Medical management with cabergoline [7] [8] This is a dopamine receptor agonist which causes decline and normalization of adrenocorticotropin (ACTH) levels and also resolution of the pituitary macroadenoma or microadenoma [7] [8]
Medical management with octreotide or other analogue of somatostatin [7] [9] [10] Helpful to control ACTH levels, although only useful until definitive treatment is undertaken as it does not cause much of tumor shrinkage. Because it also suppresses other hormones, including insulin, it may result in carbohydrate intolerance too. [7] [9] [10]
Medical management with cyproheptadine [7] [10] cyproheptadine with and without bromocriptine is shown to cause significant reduction in plasma ACTH and prolactin concentration [7] [10]
Medical management with sodium valproate. [10] This has also shown to reduce plasma ACTH level. [10]
Radiotherapy [2] [3] [4] [7] Important in patients with Nelson syndrome. But has a high risk of adverse effects. Recently stereotactic radiosurgery, called gamma knife surgery (GKS), has been performed in secretory pituitary tumors including Nelson syndrome tumors and became successful [2] [3] [4] [7]
Surgical management [4] [5] [6] [7] Treatment of choice for large tumors producing acute compression of the optic nerve, optic pathway and other surrounding vital structures. Transsphenoidal surgery is optimal because it has the lowest risk of hypothalamic injury. [4] [5] [6]
Management with Temozolomide [1] This is a type of chemotherapy used to treat primary brain tumors called glioblastoma can also be used. [1] [7]
Steroid replacement [8] [11] As these patients have undergone bilateral adrenalectomy, they need to have adrenal steroid with glucocorticoids and mineralocorticoids Inadequate mineralocorticoid replacement results in increased glucocorticoid requirement that can cause re-appearance of Cushing's syndrome. [8] [11]
References
  1. MOYES V J, ALUSI G, SABIN H I, EVANSON J, BERNEY D M, KOVACS K, MONSON J P, PLOWMAN P N, DRAKE W M. Treatment of Nelson's syndrome with temozolomide. European Journal of Endocrinology [online] December, 160(1):115-119 [viewed 01 September 2014] Available from: doi:10.1530/EJE-08-0557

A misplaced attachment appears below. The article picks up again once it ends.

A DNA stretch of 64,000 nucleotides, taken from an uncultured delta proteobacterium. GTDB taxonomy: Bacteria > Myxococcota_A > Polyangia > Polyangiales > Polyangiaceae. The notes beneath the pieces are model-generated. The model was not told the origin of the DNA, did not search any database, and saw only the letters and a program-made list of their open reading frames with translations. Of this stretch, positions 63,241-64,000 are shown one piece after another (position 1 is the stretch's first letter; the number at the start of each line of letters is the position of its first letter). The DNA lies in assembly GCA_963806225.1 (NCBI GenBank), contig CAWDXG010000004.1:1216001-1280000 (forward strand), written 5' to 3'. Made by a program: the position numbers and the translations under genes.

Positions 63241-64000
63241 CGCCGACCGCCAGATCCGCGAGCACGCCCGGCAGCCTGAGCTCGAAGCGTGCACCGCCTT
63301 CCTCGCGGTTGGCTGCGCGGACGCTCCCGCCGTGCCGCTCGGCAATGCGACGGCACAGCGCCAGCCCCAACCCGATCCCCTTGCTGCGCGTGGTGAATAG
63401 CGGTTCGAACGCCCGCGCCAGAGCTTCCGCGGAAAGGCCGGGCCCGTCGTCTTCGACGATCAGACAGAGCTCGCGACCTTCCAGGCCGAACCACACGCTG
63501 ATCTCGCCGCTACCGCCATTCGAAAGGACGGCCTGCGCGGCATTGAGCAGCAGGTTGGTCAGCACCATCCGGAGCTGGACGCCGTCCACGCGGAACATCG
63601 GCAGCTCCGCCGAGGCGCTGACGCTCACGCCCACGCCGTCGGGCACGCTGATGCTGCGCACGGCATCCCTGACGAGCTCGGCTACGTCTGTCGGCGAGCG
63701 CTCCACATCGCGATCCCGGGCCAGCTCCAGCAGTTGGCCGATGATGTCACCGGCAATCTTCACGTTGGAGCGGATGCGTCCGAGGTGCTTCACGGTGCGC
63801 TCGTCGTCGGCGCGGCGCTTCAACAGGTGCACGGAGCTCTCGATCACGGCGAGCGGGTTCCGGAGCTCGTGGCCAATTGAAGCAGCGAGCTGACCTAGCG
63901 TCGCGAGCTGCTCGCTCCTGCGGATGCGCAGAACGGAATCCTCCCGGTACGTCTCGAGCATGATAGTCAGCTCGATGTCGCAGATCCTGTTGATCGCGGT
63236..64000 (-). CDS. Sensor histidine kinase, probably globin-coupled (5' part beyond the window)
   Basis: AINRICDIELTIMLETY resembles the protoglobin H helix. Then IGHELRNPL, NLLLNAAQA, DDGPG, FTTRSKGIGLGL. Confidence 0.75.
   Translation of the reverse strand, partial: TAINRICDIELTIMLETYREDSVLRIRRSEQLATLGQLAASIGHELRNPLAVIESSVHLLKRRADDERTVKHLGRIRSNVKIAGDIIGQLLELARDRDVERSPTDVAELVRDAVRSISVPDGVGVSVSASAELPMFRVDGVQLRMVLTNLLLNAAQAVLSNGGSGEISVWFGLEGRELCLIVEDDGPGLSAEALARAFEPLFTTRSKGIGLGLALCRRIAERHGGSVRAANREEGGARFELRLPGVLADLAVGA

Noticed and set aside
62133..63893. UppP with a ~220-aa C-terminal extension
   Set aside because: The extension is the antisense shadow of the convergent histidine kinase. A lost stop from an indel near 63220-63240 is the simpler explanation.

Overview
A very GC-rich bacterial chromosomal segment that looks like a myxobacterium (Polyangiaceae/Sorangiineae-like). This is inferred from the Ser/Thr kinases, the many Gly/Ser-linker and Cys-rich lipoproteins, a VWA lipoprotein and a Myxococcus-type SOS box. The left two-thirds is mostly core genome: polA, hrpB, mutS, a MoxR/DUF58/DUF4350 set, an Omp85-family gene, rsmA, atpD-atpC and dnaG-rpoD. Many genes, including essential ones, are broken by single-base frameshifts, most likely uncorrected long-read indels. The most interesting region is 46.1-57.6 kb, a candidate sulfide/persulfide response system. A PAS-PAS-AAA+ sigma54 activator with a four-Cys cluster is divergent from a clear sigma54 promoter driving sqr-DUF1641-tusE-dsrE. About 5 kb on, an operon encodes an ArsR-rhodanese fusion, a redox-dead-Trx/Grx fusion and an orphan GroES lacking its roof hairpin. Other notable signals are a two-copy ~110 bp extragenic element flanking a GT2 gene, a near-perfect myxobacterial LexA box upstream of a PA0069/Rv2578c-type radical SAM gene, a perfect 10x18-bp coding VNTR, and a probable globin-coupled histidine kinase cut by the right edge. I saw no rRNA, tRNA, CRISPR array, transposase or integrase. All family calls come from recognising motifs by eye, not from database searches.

2. VIK-MO E. O., OKSNES M., PEDERSEN P.-H., WENTZEL-LARSEN T., RODAHL E., THORSEN F., SCHREINER T., AANDERUD S., LUND-JOHANSEN M.. Gamma knife stereotactic radiosurgery of Nelson syndrome. European Journal of Endocrinology [online] 2008 November, 160(2):143-148 [viewed 01 September 2014] Available from: doi:10.1530/EJE-08-0687
  3. ARSHAD FAHEEM, LAWAY BASHIR AHMAD, BHAT MANZOOR AHMAD, IRFAN SHOWKAT HAKIM, KOTWAL SUMAN, AHMAD MIR SHAHNAZ. Leksell Gamma Knife : An Effective Non Invasive Treatment for Rare Case of Nelson’s Syndrome. Int J Endocrinol Metab [online] 2013 July [viewed 01 September 2014] Available from: doi:10.5812/ijem.10225
  4. KELLY P. A., SAMANDOURAS G., GROSSMAN A. B., AFSHAR F., BESSER G. M., JENKINS P. J.. Neurosurgical Treatment of Nelson’s Syndrome. The Journal of Clinical Endocrinology & Metabolism [online] 2002 December, 87(12):5465-5469 [viewed 01 September 2014] Available from: doi:10.1210/jc.2002-020299
  5. YOUNG LW, LIM GH, FORBES GB, BRYSON MF. Postadrenalectomy pituitary adenoma (Nelson's syndrome) in childhood: clinical and roentgenologic detection. American Journal of Roentgenology [online] 1976 March, 126(3):550-559 [viewed 01 September 2014] Available from: doi:10.2214/ajr.126.3.550
  6. MASSOUD A F, POWELL M, WILLIAMS R A, HINDMARSH P C, BROOK C G D. Transsphenoidal surgery for pituitary tumours. Archives of Disease in Childhood [online] 1997 May, 76(5):398-404 [viewed 01 September 2014] Available from: doi:10.1136/adc.76.5.398
  7. MUNIR ALIA, NEWELL-PRICE JOHN. Nelson's Syndrome. Arq Bras Endocrinol Metab [online] 2007 November, 51(8):1392-1396 [viewed 01 September 2014] Available from: doi:10.1590/S0004-27302007000800026
  8. BARBER T. M., ADAMS E., ANSORGE O., BYRNE J. V., KARAVITAKI N., WASS J. A. H.. Nelson's syndrome. European Journal of Endocrinology [online] December, 163(4):495-507 [viewed 01 September 2014] Available from: doi:10.1530/EJE-10-0466
  9. DE HERDER W. W., VAN DER LELY A. J., LAMBERTS S. W.. Somatostatin analogue treatment of neuroendocrine tumours.. Postgraduate Medical Journal [online] 1996 July, 72(849):403-408 [viewed 01 September 2014] Available from: doi:10.1136/pgmj.72.849.403
  10. MERCADO-ASIS LEILANI B., YANOVSKI JACK A., TRACER HOWARD L., CHIK CONSTANCE L., CUTLER GORDON B.. Acute Effects of Bromocriptine, Cyproheptadine, and Valproic Acid on Plasma Adrenocorticotropin Secretion in Nelson’s Syndrome. The Journal of Clinical Endocrinology & Metabolism [online] 1997 February, 82(2):514-517 [viewed 01 September 2014] Available from: doi:10.1210/jcem.82.2.3742
  11. GUNDGURTHI A, KHARB S, GARG MK, BRAR KS, BHARWAJ R, PATHAK HC, GILL M. Nelson's syndrome presenting as bilateral oculomotor palsy. Indian J Endocrinol Metab [online] 2013 Nov, 17(6):1114-6 [viewed 01 September 2014] Available from: doi:10.4103/2230-8210.122643